Every once in a while out of nowhere we get a punch to the gut that takes the wind out of our sail, requir- ing a bit of time to recover from. Sometimes there
are warning signs, and other times it’s a complete surprise.
For example, this past August tropical storm Harvey landed
a devastating blow to the Houston, Texas region, leaving
a wide swath of land under water which will take years to
recover from. The Red Cross just recently left New Orleans
after providing help and support when Hurricane Katrina
hit in August, 2005 and will probably be in the Houston area
for another 10-years or so doing the same there. It will be a
massive undertaking and many residents will lose everything,
and some lucky to be alive.
Even though Houston residents received warning that a
tropical storm was heading their way, no one could have predicted the outcome. It was much worse than anyone expected
or could have prepared for. As with Hurricane Katrina, tropical storm Harvey will be felt for years to come.
Then there’s something else that’s shocking and will be
felt for years to come.
I spent an awesome weekend with Richard Allen Dickey
and Dave McOmie recently at the ALOA Security Expo here
in Rosemont, IL this past July. I hadn’t seen Richard or Dave
for a while and it was great to see them both. I’ve known both
of these guys for well over 20-years and they looked great,
not to mention several other friends and acquaintances I often
only get to see once a year or so. It’s always good to see them
all. Everyone was in good spirits and seemed to be doing well.
Two weeks or so after the show I get a call from Richard’s
girlfriend Dana saying that Richard shot himself. What! Did I
hear that right? Richard did what? I just saw him and he was
telling me about all the plans he had and places he was going
to visit. He even recently purchased an RV to travel the country in and came up to Chicago from Arkansas in it and parked
at The National Locksmith office where we visited and shared
more than a few laughs.
O.K., let me just try to process this for a minute. It’s not
April first, so it’s not a really bad joke, Richard did what?
Dana said there were no warning signs, no indication of a
problem and never a suggestion of suicide. Just a bang.
Could it have been an accident, you may ask? No. Richard
was a huge gun advocate, was retired military and had an
arsenal of guns, plus his guns were never empty. In his words,
“What good is a gun if it’s empty?” He knew the gun was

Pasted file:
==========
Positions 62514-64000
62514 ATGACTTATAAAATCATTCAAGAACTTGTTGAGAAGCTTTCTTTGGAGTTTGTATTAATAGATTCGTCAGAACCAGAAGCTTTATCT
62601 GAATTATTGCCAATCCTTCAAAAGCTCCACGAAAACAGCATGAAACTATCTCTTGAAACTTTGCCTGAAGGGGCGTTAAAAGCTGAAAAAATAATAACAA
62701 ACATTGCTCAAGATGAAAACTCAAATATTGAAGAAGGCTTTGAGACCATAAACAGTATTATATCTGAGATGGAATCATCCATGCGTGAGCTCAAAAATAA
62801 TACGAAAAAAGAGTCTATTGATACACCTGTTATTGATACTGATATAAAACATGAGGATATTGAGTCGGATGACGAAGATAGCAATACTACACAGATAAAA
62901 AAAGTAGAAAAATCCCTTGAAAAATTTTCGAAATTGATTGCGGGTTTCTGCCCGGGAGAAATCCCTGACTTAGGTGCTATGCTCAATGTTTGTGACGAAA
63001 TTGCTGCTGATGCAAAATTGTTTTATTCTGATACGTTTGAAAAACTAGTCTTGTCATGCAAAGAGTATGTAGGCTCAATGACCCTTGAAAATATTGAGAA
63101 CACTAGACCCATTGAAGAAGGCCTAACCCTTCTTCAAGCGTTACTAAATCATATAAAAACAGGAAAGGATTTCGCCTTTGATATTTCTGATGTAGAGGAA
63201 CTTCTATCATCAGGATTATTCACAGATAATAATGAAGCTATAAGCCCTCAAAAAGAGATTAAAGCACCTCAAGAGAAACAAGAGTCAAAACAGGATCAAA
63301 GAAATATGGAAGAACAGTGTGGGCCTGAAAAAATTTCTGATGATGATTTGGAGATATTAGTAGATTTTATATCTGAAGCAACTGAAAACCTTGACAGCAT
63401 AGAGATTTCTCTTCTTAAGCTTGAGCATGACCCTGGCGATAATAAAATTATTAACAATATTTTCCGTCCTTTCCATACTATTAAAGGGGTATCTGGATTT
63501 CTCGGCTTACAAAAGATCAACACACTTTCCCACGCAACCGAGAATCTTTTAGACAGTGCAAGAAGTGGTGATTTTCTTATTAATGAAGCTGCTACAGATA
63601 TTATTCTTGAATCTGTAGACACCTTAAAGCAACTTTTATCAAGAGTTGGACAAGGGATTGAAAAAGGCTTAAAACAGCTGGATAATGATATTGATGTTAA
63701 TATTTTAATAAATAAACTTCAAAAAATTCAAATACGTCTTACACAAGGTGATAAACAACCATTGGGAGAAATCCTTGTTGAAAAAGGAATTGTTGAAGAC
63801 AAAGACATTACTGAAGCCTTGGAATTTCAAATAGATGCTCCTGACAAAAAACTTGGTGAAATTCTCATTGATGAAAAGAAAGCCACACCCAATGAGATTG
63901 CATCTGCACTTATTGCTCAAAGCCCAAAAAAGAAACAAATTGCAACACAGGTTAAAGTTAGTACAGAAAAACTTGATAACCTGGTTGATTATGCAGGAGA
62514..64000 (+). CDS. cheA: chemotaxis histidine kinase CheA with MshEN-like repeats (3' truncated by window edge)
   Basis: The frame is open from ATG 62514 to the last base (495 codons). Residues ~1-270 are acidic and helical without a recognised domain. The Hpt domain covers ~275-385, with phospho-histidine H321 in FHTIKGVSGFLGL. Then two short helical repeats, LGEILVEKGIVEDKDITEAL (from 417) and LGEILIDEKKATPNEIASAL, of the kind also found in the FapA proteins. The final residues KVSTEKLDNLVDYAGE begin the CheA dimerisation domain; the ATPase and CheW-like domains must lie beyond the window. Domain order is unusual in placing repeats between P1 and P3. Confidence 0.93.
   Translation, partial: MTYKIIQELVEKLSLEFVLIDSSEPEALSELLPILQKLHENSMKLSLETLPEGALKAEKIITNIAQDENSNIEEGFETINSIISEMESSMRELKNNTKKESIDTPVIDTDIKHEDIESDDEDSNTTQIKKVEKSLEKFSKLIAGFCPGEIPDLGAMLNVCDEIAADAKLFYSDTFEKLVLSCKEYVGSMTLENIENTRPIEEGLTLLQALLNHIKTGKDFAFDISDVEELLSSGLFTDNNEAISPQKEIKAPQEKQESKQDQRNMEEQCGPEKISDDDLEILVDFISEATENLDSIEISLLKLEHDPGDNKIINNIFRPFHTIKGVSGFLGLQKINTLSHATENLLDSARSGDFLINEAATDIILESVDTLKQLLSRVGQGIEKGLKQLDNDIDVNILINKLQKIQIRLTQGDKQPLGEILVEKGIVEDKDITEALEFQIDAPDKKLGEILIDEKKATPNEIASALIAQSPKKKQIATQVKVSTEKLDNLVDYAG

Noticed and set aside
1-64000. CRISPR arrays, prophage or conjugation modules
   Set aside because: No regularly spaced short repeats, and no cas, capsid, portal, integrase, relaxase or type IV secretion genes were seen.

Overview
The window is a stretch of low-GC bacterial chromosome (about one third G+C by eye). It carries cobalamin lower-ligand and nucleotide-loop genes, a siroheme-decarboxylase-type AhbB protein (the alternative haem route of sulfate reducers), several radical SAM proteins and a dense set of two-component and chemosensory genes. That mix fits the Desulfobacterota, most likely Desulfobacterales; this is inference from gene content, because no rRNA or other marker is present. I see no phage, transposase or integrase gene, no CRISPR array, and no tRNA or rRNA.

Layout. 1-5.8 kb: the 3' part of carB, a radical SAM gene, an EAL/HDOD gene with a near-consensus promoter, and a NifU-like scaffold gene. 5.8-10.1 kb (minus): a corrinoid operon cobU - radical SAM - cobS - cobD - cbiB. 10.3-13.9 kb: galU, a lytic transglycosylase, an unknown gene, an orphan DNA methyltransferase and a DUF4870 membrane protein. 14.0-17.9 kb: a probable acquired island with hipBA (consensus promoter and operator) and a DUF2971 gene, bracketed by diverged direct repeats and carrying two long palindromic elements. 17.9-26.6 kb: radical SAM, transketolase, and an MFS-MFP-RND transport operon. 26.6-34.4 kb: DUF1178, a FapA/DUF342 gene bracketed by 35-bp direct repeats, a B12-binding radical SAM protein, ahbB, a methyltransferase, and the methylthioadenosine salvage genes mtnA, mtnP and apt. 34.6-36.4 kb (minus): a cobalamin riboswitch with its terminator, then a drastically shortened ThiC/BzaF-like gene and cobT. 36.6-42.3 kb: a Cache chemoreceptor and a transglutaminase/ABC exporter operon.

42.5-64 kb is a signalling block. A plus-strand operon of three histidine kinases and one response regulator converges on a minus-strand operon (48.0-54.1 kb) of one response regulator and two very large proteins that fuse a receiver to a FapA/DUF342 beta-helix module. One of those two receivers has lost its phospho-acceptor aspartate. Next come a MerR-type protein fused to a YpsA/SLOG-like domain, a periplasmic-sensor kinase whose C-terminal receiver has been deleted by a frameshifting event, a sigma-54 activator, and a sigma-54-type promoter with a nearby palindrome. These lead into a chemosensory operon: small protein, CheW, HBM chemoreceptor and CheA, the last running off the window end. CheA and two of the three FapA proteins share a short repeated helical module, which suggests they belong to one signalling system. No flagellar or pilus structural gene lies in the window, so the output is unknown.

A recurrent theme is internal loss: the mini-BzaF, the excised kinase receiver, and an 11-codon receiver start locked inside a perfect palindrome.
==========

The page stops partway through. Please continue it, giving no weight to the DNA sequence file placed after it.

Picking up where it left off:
What brought this about is anyone’s guess. I knew him
well and I have no idea, nor does anyone else that knew him.
Then again, maybe I didn’t know him as well as I thought I
did. Hearing that Richard shot someone else in self defense
would have come as no surprise. But shooting himself? Never
saw that coming or would have ever imagined.
This event got me thinking about all the writers we have
lost over the years just since I’ve been here, names such as:
Jack Roberts, Gene Gentry, Sara Probasco, Don Probasco,
Shirl Schamp, Carl Cloud, Jim Langston, Bill Reed, John Blan-kenship, Jake Jakubuwski, and now Richard Allen Dickey.
The National Locksmith has had the good fortune to have
the best pool of writers ever assembled, past and present.
Names like Dave McOmie, Robert Sieveking, Sal Dulcamaro,
Michael Hyde, and Steve Young, to name a few, are all pinnacles in this trade and unmatched with their technical prowess and contributions to this magazine and locksmith trade.
Then you have names like: Harold L. Heidenreich, Tyler
Thomas, Ron Hertz, Lauren Hollon, Ken Holmlund, William
M. Lynk, Matthew Myers, Bill Phillips, Giles Kalvelage, Joan
Yarrington, Tom Mazzone, Dale Libby, Brian Kleiner, Tony
Blass, Ron & Chris Curry, Don Shiles, Don O’Shall, Mark
Daniel, Randy Mize, Tom Seroogy, Tom Lynch, Ray Hearn,
Dave Hency, Mike Griffin, Todd Kern,
Randy Mize, Raymond Moreno,
John Robert, Woody Quinones,
and Jym Welch, all of whom have
contributed to this magazine over
I apologize for any I may have
As if losing Richard
Dickey wasn’t bad enough,
about a week later an old
friend and past contributing writer Steve Geb-bia visited the office
with a face mask on
A Shot InThe Dark